Business of marijuana
Ishpeming City Council to revisit issue
ISHPEMING — The Ishpeming City Council will revisit whether to allow marijuana businesses.
The council voted unanimously during its regular meeting on Feb. 5 to direct Ishpeming City Manager Craig Cugini to conduct research and look at the pros and cons of medical and/or recreational marijuana businesses within the city.
City Councilman Pat Scanlon, who first made a motion to table the subject for 90 days, said he felt there was a lack of support by the council and other city officials.
“We don’t have council people, that I am aware of, that are ready to do anything,” Scanlon said. “The planning commission recommended ‘no.’ And it would give our manager, you know, a couple of months to get up to speed on where we are at.”
In December 2018, the Ishpeming City Council enacted an emergency ordinance prohibiting recreational marijuana businesses within city boundaries following the passage of the Michigan Regulation and Taxation of Marihuana Act approved by state voters on Nov. 6 of that year.
Councilmembers Lindsay Bean and Jason Chapman spoke in support of at least investigating the implications of having such businesses within the city.
Both visited the Fire Station, the only recreational marijuana retail business in the county, to get more information on how such an establishment might be operated.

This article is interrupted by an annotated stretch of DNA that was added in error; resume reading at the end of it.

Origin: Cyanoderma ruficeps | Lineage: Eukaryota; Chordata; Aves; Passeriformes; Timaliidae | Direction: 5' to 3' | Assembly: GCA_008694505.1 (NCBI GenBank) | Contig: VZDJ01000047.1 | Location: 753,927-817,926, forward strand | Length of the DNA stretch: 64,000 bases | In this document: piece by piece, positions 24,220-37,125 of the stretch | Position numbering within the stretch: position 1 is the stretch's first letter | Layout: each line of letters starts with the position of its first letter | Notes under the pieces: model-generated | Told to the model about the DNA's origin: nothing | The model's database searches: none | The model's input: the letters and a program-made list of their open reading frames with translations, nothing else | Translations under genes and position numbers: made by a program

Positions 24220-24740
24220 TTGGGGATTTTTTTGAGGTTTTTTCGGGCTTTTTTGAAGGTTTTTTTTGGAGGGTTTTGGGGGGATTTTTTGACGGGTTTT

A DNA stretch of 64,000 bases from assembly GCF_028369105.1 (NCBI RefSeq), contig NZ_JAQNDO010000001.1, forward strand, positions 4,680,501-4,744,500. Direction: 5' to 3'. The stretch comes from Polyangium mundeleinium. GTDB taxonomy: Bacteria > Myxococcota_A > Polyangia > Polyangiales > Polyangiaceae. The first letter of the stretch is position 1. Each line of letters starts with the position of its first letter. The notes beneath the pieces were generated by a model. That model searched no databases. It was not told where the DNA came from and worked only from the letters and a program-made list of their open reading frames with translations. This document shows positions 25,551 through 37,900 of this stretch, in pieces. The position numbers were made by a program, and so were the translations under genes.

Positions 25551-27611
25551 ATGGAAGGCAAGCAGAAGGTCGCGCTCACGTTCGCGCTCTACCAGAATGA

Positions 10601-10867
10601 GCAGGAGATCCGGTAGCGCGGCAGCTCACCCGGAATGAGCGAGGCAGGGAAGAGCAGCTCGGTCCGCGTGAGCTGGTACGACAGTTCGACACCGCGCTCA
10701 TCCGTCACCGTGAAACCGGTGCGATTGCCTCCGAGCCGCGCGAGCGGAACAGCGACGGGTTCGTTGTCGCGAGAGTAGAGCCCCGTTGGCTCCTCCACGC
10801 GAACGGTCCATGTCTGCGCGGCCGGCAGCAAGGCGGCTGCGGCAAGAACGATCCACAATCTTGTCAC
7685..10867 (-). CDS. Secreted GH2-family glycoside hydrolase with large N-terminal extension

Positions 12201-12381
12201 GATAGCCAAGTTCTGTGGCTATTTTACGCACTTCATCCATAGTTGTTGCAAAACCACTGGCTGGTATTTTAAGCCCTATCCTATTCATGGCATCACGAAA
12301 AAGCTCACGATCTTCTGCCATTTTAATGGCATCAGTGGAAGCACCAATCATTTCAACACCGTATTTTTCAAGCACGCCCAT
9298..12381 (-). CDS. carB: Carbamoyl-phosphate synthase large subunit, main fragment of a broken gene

“I thought I would just pass this along, in case you weren’t going to stop in there yourself and see what it looks like. It was impressively clean and professional inside. I talked with the owners for a substantial amount of time,” Bean said. “I was very much impressed with this, with their input on how it might work. And now that we’ve got some time to know how it might work, should we decide to go this route, we will have an example and some information that we could draw from.”
Chapman said while he voted in favor of the referendum in 2016 for various reasons, he has not decided whether a marijuana business would be good for the city.
“I haven’t necessarily seen the pros and cons. I definitely believe we owe the voters that as well because I believe of the people who voted in Ishpeming, the majority voted (in favor of the ballot proposal),” Chapman said. “I think we need to look at the pros and cons of medicinal, recreational, grow operations, because that is what would be fair to do for the city at this point.”
Cugini said his background working for the U.S. Armed Forces may have colored his opinion on the subject.
“So my background is I am a zero-tolerance guy. I worked for the federal government, the federal government has a different law than any of the states — all 50 of them. I have grown up in the environment for the past 26 years that it is not OK. I am willing to support my position and support the council in what it is you want,” Cugini said. “The question now is, should we look at amending that if it has enough positive benefit for the city in the realm of revenue generation. I think I have enough (direction from the council) to generate some analysis.”
Lisa Bowers can be reached at 906-228-2500, ext. 242. Her email address is firstname.lastname@example.org.